A reader comment after using Apple Pay Suica on his iPhone X:
My trip is half over, and we’ve found Suica to be a huge advantage over the old method of converting currency when we use our “no foreign transaction fee” card to recharge it. So we use it heavily every day.
Since I live in Japan this important Apple Pay Suica advantage never crossed my mind. There are lots of “No Foreign Transaction Fee” credit cards available in America. As long as they work with Apple Pay they are good to work for Suica Recharge. As long as you have a Global FeliCa model iPhone or Apple Watch you are good to add Suica. For the purchases you make with Suica kiss foreign transaction fees goodbye.
Unfortunately for inbound Android users the recent rollout of Google Pay Suica does not let them into the Global FeliCa smartphone party.
His latest exploit: recharging Apple Pay Suica while having a phone conversation. Tricky but it does work in case you are really on the run. And if you are wondering, he does it all on what appears to be iPhone 8 Plus not iPhone X. Good choice.
JCB announced J/Speedy Apple Pay service for Taiwan today. This means any Taiwanese customers with JCB cards can add them to Apple Pay. More importantly this means all those Japanese tourists that Taiwan has been advertising to can now spend money with Apple Pay JCB cards in Taiwan. In short iOS 11 NFC switching for FeliCa QUICPay at home and EMV J/Speedy in Taiwan.
Inbound travelers have different needs however and traveling offline most of the time isn’t an option if you need GPS, online maps with transit routing or want to find a great place for lunch on the run. The danger of iPhone running out of battery mid transit is a possibility when your attention is distracted while out and about living plug to plug. Run out of juice in the middle of a Apple Pay Suica transit and you will end up paying full fare in cash at the exit transit gate. Some blogs say that you can pay with a backup plastic Suica but the official JR East position is strictly cash only.
If you are doing it all on iPhone while visiting Japan a good battery case/bank is highly recommend. There are other strategies too, they all basically boil down to dividing trip duties between 2 devices.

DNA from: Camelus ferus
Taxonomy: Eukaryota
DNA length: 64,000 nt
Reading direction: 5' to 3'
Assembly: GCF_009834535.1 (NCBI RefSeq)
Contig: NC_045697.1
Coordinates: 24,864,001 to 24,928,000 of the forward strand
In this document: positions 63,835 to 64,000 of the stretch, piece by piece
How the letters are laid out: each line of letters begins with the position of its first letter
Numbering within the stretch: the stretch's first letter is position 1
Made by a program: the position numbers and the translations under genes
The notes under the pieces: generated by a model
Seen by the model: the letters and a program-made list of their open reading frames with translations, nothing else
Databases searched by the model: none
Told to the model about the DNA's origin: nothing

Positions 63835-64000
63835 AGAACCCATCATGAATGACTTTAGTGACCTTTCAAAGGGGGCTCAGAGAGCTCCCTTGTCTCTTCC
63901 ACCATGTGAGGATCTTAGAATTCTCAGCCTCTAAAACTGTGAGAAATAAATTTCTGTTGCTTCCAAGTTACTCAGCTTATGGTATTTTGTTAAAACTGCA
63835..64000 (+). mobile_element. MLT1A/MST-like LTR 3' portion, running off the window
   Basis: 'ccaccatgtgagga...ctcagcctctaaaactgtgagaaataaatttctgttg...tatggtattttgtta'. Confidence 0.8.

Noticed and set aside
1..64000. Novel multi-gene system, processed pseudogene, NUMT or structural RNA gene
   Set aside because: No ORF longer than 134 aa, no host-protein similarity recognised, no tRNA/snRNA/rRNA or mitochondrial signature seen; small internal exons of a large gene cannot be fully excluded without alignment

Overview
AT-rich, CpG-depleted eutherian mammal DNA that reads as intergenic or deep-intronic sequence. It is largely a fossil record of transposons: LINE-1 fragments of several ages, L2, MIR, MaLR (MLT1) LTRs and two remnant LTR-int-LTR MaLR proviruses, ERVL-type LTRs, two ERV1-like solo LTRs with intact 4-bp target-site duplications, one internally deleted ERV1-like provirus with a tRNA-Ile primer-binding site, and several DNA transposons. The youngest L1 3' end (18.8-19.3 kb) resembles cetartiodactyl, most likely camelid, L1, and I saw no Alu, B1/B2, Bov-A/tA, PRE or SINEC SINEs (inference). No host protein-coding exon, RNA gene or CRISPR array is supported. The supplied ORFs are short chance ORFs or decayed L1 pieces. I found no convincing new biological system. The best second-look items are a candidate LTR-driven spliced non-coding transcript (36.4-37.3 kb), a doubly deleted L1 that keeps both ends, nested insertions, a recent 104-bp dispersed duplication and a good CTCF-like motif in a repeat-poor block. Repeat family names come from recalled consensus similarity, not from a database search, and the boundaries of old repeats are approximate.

Apple Watch: if you have Apple Watch Series 3 you can transfer your Suica card from iPhone to Apple Watch with the Watch app. Offloading Suica to Apple Watch allows you to keep Apple Watch in Airplane Mode for Suica transit and use iPhone online for maps and transit without dead battery worries. The only time Apple Pay Suica needs a network connection is when recharging Suica with an Apple Pay credit card.
iPad: if you have a cellular model iPad buy a data travel SIM in Japan and use iPad as your main GPS map and transit tool on the road. If you have a Apple SIM iPad you can also buy a data plan on the go. It might not be the cheapest option but Apple SIM is convenient.
Any Android device will also make a good offload roaming device freeing up iPhone for Apple Pay Suica use while maximizing battery life. And remember if you do run into the 10% battery life warning mid transit, don’t panic. Simply turn the Apple Pay Suica device off, and turn it back on when you reach your destination transit gate.
Investor-writer Ichiro Yamamoto shares his Thoughts on Google Pay Suica on Yahoo Japan. If you ever need proof that Keio University Business School grads can be idiots look no further. Instead of getting his facts straight, Yamamoto san feels Google’s pain and blames the Google Pay Suica debacle not on Google, but on the FeliCa / Osaifu-Keitai standard because it is “Japanese” and not “Global”. Yes folks another ‘FeliCa must die because it’s proprietary’ rant. How 1990s can you get? I guess Yamamoto san is invested in Alphabet.
Yamamoto san then goes completely off the rail saying that Japanese iPhone Apple Pay cannot be used abroad and that QR Codes are shaping up to be the future of a cashless economy.
A lot of “experts” make the mistake of mixing up the open global NFC hardware standard (NFC A and NFC-F are required) with the proprietary software stacks that run digital wallets: EMV, FeliCa, MIFARE, etc. Smartphone manufacturers will always have to license software stacks and keys to make digital wallets work. There is no free ride.
What it comes down to is that Apple can create and sell a smartphone that is truly ‘Global’ and Apple Pay just works everywhere because Apple owns the software and hardware.